As for the technological advancements we are seeing, they are breathtaking. We have to grasp and come fully to terms with the role of technology in asymmetrical warfare. We don’t see foreign militaries lining up tanks any more [to attack us]. They’re attacking us with different techniques and technologies that in some cases are more difficult to counter and attribute. When I was in Europe a couple of months ago with my counterparts from NATO, the Polish intelligence chief told me that in today’s world where we are all interconnected in cyberspace, there are no longer any borders or boundaries. Adversaries can now sit at their computers and penetrate any boundary, and that requires that we think about threats in an entirely different way. So we have no choice but to become quicker and more agile as an Intelligence Community, and we believe our Transformation Initiative will help us get there.
BD: Haven’t you also expressed concerns about Washington’s growing addiction to deficit spending.
Coats: I’m very conscious of the fact that we’ve been into deficit spending for a long time, and that the national debt has more than doubled in less than a decade. Given that more resources will soon have to be devoted to mandatory spending and entitlements [as the “Baby Boom” generation reaches retirement], that is not a sustainable path. So I believe the Intelligence Community has to be very careful how we spend the resources given to us, and to have a good story to tell about the value we add. Otherwise Congress is likely to start pointing its finger at us and accusing us of wasting money that could better be spent elsewhere.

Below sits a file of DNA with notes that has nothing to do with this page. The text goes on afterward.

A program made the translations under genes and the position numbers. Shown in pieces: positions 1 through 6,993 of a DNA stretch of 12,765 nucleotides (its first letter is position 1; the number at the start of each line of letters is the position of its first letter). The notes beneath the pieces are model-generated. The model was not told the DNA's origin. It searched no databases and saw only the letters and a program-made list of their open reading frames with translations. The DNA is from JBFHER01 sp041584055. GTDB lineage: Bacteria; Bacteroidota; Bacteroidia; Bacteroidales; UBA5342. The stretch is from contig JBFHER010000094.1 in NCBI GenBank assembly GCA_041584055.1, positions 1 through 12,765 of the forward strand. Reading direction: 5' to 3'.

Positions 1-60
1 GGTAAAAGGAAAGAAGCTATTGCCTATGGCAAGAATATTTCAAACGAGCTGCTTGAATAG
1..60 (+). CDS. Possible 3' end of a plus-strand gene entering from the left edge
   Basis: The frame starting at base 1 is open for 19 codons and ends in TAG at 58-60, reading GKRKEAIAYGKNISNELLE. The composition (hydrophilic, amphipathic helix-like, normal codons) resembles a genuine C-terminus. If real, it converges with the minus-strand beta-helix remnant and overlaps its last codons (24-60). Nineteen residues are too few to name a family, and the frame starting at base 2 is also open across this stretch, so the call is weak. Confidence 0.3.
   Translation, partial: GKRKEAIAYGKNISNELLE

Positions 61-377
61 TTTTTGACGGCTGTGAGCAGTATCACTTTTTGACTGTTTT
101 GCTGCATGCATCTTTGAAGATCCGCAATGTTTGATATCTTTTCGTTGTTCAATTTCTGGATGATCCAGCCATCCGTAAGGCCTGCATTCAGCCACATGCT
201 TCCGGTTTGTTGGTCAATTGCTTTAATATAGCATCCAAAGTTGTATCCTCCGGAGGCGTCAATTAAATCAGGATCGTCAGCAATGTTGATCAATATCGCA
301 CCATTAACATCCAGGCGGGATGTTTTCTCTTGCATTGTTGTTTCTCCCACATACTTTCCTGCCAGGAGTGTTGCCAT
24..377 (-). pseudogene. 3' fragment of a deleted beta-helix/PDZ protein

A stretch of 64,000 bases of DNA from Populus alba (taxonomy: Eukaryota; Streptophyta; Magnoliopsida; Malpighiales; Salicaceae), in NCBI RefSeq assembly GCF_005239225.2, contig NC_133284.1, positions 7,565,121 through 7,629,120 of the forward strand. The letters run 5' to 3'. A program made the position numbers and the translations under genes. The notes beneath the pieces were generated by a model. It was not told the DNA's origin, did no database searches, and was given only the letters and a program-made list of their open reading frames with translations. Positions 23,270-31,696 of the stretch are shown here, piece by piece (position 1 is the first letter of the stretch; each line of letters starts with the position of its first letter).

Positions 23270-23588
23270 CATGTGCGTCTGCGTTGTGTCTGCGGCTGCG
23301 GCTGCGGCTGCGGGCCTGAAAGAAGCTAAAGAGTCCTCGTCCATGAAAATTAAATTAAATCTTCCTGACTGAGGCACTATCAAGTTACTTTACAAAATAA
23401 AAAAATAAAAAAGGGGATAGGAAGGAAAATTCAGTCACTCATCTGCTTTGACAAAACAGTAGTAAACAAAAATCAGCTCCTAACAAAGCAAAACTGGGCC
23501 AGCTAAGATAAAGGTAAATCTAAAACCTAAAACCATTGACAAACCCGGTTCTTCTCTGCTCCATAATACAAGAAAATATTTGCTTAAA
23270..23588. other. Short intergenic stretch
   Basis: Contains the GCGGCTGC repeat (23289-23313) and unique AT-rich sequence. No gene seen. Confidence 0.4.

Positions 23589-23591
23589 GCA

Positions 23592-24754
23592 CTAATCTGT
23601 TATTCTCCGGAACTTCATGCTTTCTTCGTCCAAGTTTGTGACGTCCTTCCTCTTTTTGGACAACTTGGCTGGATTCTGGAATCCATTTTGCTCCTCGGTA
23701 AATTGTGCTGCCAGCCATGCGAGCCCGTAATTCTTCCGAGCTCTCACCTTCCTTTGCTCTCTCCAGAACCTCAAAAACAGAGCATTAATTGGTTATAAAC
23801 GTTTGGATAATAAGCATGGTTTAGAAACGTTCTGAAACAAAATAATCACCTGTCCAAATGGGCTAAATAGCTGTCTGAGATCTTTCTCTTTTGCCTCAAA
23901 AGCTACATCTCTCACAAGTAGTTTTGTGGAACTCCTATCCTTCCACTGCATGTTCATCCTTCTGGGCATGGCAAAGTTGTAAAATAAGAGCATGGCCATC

BD: ODNI staff conducted surveys of Intelligence Community leaders and the rank-in-file workforce as part of your Transformation Initiative. In reading through a summary of their responses, I noted that there was still strong support for ODNI’s core missions. Those include integrating intelligence to avoid the kinds of interagency disconnects that allowed the 9/11 hijackers to operate in the gaps between agencies like the CIA and FBI; acting as single voice in advocating for the entire Intelligence Community; prioritizing programs and rationalizing intelligence budgets; and developing long-term strategies for staying on the cutting edge of information technologies. Were you encouraged by that support?